Publication - Research and analysis

The Scottish Health Survey 2008

Published: 29 Sep 2009
Part of:
Statistics
ISBN:
9780755981076

The Scottish Health Survey 2008

Contents
The Scottish Health Survey 2008
5 FRUIT AND VEGETABLE CONSUMPTION

5 FRUIT AND VEGETABLE CONSUMPTION

Linsay Gray and Alastair Leyland

SUMMARY

  • On average, women consumed 3.4 portions of fruit and vegetable per day and men consumed 3.1 portions. A fifth of men (20%) and a quarter of women (24%) consumed the recommended amount of five or more portions per day.
  • There were no statistically significant changes in fruit and vegetable consumption between 2003 and 2008.
  • Consumption of five or more portions of fruit and vegetables increased with age in men until the age of 74, and in women up to the age of 64, then declined thereafter. Although those aged 75 and over were the least likely to have eaten no portions at all, they were less likely to have eaten as many as five.
  • 73% of men and 79% of women had eaten any vegetables or salad on the previous day; the figures for any fruit (except fruit juice) were 73% for men and 80% for women. Over half of men and around two-thirds of women had consumed fresh fruit with similar but slightly lower proportions having also eaten fresh, raw, tinned or frozen vegetables. More women (31%) than men (23%) had eaten salad and consumption of dried fruit was also significantly more common in women than men. Around 40% of men and women had consumed fruit juice and just under 30% had pulses. Frozen or tinned fruit, and vegetables or fruit in composites were each consumed by around 6%.
  • The age-standardised prevalence of fruit and vegetable consumption varied by socio-economic classification. 26% of men and 31% of women in managerial and professional households consumed five or more portions a day compared with 14% of men and 17% of women in semi-routine and routine households. Mean portions per day were highest among those in managerial and professional households (3.6 portions for men, 3.9 for women) and lowest among those in semi-routine and routine households (2.6 and 2.8 portions, respectively).
  • Similar patterns were found when looking at the age-standardised prevalence of fruit and vegetable consumption by household income and area deprivation. Consumption of fruit and vegetables decreased as household income decreased. 28% of men and 35% of women in the highest income quintile ate five or more portions a day dropping to 12% of men and 18% of women in the lowest income quintile. Mean portions per day showed a similar decline, from 3.8 and 4.3 portions for men and women in the highest quintile to 2.5 and 2.8 in the lowest.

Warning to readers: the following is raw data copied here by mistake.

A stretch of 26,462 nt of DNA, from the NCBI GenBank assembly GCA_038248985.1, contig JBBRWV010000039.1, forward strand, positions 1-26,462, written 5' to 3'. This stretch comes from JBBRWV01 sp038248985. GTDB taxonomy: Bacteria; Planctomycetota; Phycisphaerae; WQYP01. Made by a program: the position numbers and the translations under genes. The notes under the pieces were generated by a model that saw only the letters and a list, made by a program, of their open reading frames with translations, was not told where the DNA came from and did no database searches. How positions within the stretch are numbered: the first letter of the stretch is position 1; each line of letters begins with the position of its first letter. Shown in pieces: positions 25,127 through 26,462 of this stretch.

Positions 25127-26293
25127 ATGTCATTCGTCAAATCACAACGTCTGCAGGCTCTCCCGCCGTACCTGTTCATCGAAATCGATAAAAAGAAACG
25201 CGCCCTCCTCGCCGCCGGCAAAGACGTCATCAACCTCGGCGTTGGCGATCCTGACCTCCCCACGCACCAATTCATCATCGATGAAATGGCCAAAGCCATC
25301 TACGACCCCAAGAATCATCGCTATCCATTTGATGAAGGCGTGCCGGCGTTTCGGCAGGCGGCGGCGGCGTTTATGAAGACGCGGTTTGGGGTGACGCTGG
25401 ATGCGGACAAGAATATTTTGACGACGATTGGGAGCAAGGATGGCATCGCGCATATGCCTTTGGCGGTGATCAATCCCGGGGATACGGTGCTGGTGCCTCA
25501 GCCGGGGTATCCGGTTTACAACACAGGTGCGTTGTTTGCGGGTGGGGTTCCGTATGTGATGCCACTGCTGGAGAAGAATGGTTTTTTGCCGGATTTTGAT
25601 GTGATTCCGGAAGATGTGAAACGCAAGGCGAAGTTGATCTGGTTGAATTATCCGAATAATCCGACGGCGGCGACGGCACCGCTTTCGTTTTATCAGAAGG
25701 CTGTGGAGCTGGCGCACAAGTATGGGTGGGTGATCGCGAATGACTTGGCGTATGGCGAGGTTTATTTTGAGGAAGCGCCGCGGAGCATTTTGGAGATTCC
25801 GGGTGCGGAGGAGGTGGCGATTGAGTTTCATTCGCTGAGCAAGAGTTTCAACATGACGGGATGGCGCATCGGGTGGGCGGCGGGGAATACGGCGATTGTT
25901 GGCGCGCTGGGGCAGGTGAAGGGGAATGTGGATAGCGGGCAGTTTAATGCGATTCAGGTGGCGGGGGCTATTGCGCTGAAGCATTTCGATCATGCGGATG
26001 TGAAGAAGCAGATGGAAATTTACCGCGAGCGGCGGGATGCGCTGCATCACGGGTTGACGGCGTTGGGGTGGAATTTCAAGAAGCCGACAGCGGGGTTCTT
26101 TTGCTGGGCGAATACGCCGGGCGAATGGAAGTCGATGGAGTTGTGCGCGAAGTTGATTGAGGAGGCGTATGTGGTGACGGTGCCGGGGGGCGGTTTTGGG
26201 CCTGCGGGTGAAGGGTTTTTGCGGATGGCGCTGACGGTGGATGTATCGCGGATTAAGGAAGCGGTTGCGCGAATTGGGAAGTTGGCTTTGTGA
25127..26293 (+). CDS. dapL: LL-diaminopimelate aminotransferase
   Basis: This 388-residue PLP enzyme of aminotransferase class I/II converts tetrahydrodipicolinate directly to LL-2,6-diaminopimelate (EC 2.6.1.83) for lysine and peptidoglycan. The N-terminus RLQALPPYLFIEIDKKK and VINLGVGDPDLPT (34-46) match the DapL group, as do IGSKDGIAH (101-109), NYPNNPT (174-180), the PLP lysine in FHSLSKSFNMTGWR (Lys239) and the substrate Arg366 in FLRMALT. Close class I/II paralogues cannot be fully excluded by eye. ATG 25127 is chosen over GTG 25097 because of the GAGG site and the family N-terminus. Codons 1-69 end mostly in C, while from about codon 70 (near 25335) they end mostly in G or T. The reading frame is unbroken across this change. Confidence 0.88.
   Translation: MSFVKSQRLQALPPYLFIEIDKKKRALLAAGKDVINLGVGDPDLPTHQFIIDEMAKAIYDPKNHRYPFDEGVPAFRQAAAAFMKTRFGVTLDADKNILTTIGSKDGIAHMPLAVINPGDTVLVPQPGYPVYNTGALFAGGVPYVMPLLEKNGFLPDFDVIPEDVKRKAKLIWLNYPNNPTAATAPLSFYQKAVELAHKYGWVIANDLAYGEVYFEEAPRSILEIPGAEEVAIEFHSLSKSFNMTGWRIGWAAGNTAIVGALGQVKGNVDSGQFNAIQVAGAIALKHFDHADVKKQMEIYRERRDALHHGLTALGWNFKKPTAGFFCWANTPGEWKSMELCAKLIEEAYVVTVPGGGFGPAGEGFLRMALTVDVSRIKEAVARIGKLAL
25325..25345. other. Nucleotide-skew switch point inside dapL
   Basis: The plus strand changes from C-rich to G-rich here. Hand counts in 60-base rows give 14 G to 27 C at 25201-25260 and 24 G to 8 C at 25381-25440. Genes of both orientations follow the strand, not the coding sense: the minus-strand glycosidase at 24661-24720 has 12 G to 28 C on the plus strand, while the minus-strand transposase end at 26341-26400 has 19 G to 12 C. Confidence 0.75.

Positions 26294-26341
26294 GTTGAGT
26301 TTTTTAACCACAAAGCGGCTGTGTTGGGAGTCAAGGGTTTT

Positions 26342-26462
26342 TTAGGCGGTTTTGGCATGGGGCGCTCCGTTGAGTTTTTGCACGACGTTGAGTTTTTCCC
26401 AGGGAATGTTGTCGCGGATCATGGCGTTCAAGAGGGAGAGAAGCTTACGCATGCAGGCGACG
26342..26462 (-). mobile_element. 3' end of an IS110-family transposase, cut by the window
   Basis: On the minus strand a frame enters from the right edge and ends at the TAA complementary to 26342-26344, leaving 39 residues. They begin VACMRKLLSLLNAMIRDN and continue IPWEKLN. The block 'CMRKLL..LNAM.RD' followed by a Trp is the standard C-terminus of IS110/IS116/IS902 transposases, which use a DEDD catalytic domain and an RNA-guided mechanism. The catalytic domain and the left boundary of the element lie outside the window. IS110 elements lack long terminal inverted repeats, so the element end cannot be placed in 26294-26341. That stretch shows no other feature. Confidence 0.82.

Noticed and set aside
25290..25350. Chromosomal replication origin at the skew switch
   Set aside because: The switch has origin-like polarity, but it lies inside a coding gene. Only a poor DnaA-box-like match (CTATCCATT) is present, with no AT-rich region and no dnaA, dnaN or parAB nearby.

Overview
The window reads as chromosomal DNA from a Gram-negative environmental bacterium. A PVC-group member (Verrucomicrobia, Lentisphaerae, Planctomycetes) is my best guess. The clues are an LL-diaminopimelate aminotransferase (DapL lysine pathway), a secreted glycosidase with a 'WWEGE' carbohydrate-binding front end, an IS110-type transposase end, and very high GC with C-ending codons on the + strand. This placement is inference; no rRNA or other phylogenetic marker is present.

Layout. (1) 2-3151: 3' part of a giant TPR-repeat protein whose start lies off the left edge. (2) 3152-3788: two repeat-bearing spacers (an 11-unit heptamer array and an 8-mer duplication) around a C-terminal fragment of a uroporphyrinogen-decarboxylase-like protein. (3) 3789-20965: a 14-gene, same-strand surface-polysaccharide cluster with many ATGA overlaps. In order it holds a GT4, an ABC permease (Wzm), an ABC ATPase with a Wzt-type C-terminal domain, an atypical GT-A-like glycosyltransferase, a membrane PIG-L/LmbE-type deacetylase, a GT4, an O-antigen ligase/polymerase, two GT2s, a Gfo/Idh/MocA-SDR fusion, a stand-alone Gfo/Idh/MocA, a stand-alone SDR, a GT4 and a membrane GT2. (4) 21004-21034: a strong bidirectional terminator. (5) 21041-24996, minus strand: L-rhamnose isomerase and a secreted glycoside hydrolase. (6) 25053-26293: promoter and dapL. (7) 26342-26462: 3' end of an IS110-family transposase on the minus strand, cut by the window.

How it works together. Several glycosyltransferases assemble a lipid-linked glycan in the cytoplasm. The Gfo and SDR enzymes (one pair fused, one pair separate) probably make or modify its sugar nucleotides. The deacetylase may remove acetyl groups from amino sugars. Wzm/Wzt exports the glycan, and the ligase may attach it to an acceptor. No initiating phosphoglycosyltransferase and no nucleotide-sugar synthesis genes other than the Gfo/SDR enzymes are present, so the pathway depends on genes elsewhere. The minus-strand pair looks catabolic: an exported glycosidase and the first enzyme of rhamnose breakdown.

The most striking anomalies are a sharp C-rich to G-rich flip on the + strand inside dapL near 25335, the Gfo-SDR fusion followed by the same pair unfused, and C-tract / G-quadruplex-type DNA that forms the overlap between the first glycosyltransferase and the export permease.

• The age-standardised prevalence of consuming five or more portions a day was 25% for men and 31% for women in the least deprived areas, the corresponding figures for those in the most deprived areas were just 9% and 16%, respectively. Those in the most deprived areas also consumed, on average, fewer portions per day than those in the least deprived communities (2.2 versus 3.5 portions among men, and 2.7 versus 4.0 among women, respectively).
  • Regression analysis was used to explore the relationship between a range of factors and the odds of consuming five or more portions a day. The odds of eating five or more portions a day were associated with age, area deprivation, parental socio-economic classification, smoking and physical activity. For women, eating five or more a day was also associated with household socio-economic classification.

5.1 INTRODUCTION

Much of Scotland's poor health record can be attributed to its unhealthy eating habits. As set out in the 1993 report of the Scottish Office working party on diet, excess consumption of saturated fat, salt, and sugar, and low consumption of fruit and vegetables are all risk factors associated with one or more of cardiovascular disease, cancer, hypertension, type 2 diabetes and obesity. 1 In response the Scottish Office published the Scottish Diet Action Plan 2 in 1996. This outlined the Scottish Dietary Targets, a series of targets for dietary improvement to be achieved by 2005. Policy initiatives in support of the Scottish Diet Action Plan were further outlined in the 1999 White Paper Towards a Healthier Scotland3 and in the Scottish Executive's 2003 health improvement paper Improving Health in Scotland - the Challenge. 4 The latter document included a commitment to continue implementing the recommendations of the Diet Action Plan with the aim of seeing tangible results each year up to 2010. This was followed up in 2004 by Eating for health meeting the challenge5 a framework for implementing the Diet Action Plan. However, an independent review of the Diet Action Plan carried out in 2005 concluded that the rate of progress towards many of the targets was too slow for them to be met by 2010. 6